Apple (AAPL) reports fiscal third-quarter earnings on Tuesday, July 24th, after the market close. The whisper number is $11.02, 67 cents ahead of the analysts' estimates. Apple has exceeded the whisper number in 42 of the 56 earnings reports for which we have data.
Trading on an earnings event requires an understanding of post earnings price movement, both after hours and intra-day. We'll take a look at the average post earnings price movement, when those moves occur, and if Apple presents an earnings trade opportunity.
Since Apple reports earnings after the market close, it's important to look at after hours trading activity. Over the past four quarters the average price move in after hours trading following the earnings reports is +5.6%, and over the past eight quarters the average price move in after hours trading following the earnings reports is +3.6%. In other words if you took a long position prior to the past four earnings reports you were on the right side of the trade in three out of four trades, and if you took a long position prior to the past eight earnings reports you were on the right side of the trade in six out of eight trades
The average price move during next available intra-day trading (market open to market close) for the past four quarters is -1.3%, a limited and negative price move. The average price move within five trading days for the past four quarters following the earnings reports is -2.7%, a limited and negative price move. So Apple gives back some overnight gains in the five trading days following earnings.
Longer-term earnings analysis (last four years of earnings) shows the company tends to see (on average) price movement of -0.7% (intra-day) in one trading day following the earnings report, -0.4% in five trading days, +0.3% in 10 trading days, +0.1% in 15 trading days, and -0.9% in 20 trading days.
Apple has topped the whisper number in three of the past four quarters by an average of $2.47. The company fell short of the whisper number in October 2011 by $0.54.
Three quarters back (October 2011) was the first time Apple reported earnings short of the whisper number in five years. Within 20 trading days (from open) of that report the stock dropped 4.2%. Add that to the after-hours drop of 4.9%, and the stock was down a total of 9%. A miss this quarter could translate to similar price movement.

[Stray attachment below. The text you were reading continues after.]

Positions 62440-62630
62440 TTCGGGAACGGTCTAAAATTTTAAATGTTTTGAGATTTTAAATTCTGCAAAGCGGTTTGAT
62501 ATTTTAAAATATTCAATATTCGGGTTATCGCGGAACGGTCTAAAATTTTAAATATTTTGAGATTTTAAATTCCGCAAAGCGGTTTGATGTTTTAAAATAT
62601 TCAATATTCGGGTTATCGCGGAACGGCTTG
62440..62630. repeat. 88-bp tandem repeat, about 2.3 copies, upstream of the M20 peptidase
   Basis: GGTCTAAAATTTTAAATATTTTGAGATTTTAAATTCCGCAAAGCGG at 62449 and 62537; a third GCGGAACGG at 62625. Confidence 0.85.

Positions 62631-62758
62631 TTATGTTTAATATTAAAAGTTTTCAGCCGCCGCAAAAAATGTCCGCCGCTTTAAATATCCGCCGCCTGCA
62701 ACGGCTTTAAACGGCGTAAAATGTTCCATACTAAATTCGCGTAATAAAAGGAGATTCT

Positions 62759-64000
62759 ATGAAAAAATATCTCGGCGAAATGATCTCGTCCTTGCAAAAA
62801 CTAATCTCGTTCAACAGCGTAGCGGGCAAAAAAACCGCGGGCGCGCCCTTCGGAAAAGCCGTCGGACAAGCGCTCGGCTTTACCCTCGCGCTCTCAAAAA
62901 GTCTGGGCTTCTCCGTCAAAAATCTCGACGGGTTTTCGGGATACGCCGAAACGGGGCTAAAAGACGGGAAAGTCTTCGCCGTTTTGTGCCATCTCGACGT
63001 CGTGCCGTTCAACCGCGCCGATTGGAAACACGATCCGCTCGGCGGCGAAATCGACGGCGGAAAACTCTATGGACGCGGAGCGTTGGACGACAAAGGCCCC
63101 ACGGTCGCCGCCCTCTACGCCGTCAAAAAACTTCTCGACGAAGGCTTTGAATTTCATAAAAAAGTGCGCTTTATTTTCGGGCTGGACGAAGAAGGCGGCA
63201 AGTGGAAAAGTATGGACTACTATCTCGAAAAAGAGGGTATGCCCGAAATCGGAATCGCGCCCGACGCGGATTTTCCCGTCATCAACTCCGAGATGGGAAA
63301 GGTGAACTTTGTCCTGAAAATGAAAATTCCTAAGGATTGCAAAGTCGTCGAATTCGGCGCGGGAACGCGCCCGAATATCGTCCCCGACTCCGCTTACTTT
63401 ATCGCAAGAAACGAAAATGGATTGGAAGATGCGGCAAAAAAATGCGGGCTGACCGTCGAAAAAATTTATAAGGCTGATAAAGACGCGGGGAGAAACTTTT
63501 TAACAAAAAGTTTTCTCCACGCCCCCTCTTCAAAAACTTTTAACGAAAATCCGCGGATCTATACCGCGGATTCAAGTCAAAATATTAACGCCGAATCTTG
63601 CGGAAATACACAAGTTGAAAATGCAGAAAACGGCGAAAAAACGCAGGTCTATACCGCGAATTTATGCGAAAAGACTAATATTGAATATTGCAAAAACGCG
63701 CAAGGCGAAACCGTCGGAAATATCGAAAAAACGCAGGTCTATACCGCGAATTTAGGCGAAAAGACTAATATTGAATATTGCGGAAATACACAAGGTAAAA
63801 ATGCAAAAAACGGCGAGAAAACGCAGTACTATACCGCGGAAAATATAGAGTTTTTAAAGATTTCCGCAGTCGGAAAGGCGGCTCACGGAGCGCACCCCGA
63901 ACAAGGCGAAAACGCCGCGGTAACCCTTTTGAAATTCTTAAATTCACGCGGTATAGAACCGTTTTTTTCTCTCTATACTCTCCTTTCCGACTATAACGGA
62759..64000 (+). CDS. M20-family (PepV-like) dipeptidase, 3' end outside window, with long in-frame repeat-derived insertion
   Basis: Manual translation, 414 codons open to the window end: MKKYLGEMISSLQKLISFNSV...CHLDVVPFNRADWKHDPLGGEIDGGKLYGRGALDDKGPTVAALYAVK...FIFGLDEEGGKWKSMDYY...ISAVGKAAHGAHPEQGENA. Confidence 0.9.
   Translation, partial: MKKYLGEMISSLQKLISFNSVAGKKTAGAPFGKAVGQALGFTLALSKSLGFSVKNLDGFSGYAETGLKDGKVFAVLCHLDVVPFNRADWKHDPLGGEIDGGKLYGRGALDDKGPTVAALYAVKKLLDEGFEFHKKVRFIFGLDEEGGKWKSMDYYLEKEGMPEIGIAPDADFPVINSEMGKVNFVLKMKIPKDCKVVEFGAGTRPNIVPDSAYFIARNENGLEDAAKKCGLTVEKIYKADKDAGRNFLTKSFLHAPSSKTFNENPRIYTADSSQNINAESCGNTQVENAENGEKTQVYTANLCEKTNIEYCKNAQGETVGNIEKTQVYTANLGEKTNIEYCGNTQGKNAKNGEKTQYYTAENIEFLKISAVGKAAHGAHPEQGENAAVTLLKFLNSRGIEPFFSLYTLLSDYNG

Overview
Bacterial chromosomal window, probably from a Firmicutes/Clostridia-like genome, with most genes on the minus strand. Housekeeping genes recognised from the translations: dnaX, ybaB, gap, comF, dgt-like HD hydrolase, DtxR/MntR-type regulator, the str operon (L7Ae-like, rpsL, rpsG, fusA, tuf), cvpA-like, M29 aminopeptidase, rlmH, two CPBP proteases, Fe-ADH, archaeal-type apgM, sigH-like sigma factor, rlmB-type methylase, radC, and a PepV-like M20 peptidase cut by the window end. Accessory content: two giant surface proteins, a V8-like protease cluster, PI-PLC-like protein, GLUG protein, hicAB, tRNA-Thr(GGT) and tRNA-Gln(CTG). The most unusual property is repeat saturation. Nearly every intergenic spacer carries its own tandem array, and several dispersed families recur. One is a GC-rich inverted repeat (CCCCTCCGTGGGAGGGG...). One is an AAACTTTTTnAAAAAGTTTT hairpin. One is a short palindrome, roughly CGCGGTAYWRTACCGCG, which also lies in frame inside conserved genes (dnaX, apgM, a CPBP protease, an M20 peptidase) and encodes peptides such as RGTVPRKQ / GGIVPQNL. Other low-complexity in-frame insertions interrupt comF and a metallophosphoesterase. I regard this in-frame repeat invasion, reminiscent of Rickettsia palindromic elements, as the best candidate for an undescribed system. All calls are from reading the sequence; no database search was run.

When considering all quarters for which we have a whisper number, the best time frame for positive returns falls at the 30-day mark. The 30-day price reaction for the 42 quarters that Apple has topped the whisper shows an average price move of +3.9%. And for the 13 quarters it has missed the whisper number, an average price move of +8.2% in 30 trading days following earnings.
Other factors that may influence post earnings price movement;
The majority of investors polled are expecting the company to provide a positive outlook:
- Positive 75.00%
- Neutral 8.3%
- Negative 16.7%
Compare this to last quarter's expected outlook:
- Positive 33.3%
- Neutral 0.0%
- Negative 66.6%
Apple has a 75% positive surprise history (having topped the whisper in 42 of the 56 earnings reports for which we have data).
- Beat whisper: 42 qtrs
- Met whisper: 1 qtrs
- Missed whisper: 13 qtrs
The whisper numbers have proven more accurate than analysts' estimates as well. Over the past 23 quarters the whisper number has been closer to the actual earnings in 21 of 23 quarters. The current "high" expectation is 13.87, while the current low expectation is 9.60.
Summary: Over the past four quarters Apple has topped the whisper number by an average of $2.47. The current whisper number is well above the analysts' estimates, showing some confidence from investors. The key to playing Apple earnings, however, is the expected price reaction. Historically the after-hours move is positive, averaging +3.6% to 5.6%. The stock tends to give up ground over the next 10-to-20 trading days, but the move is very limited (around 2.0%). The stock then sees strength through 30 days (averaging about 5% to 6%).
More post-earnings price movement and historical data can be found here.
What are your earnings expectations? Let us know in the comments section below or visit whispernumber.com.
Since 1998, WhisperNumber.com has been tracking and publishing "crowd sourced estimates" for earnings. We call these earnings expectations whisper numbers. The "crowd" that provides us with whisper numbers are primarily individual investors and traders just like you that have registered with our site.
We are an independent financial research firm. We have no affiliations with investment banks, investment management, or corporate organizations that could compromise our data or analysis. (So no relationships with the bad guys or so-called professional analysts).
As for our data collection, methodology, and price reaction accuracy: for the past 15 years we have remained consistent with data collection and methodology, and our data has proven itself over that time. We also have two independent academic studies supporting the premise that investor expectations for quarterly earnings (our whisper numbers) provide greater returns when used as an investment vehicle, and have a greater impact on stock movement than analysts consensus estimates.
A company's 'price reaction' to the whisper number expectation is the key - on average companies that exceed the whisper are 'rewarded', while companies that miss are 'punished' following an earnings report.
According to the Wall Street Journal, "positive surprises are becoming so common they are nearly universal. They are predetermined in a cynical tango-clinch between companies and the analysts who cover them. All the numbers are gamed at this point". This is why the proprietary whisper number we provide is a more useful and viable alternative to analysts estimates.
All trading involves risk and the information presented is not intended to be a recommendation of any kind.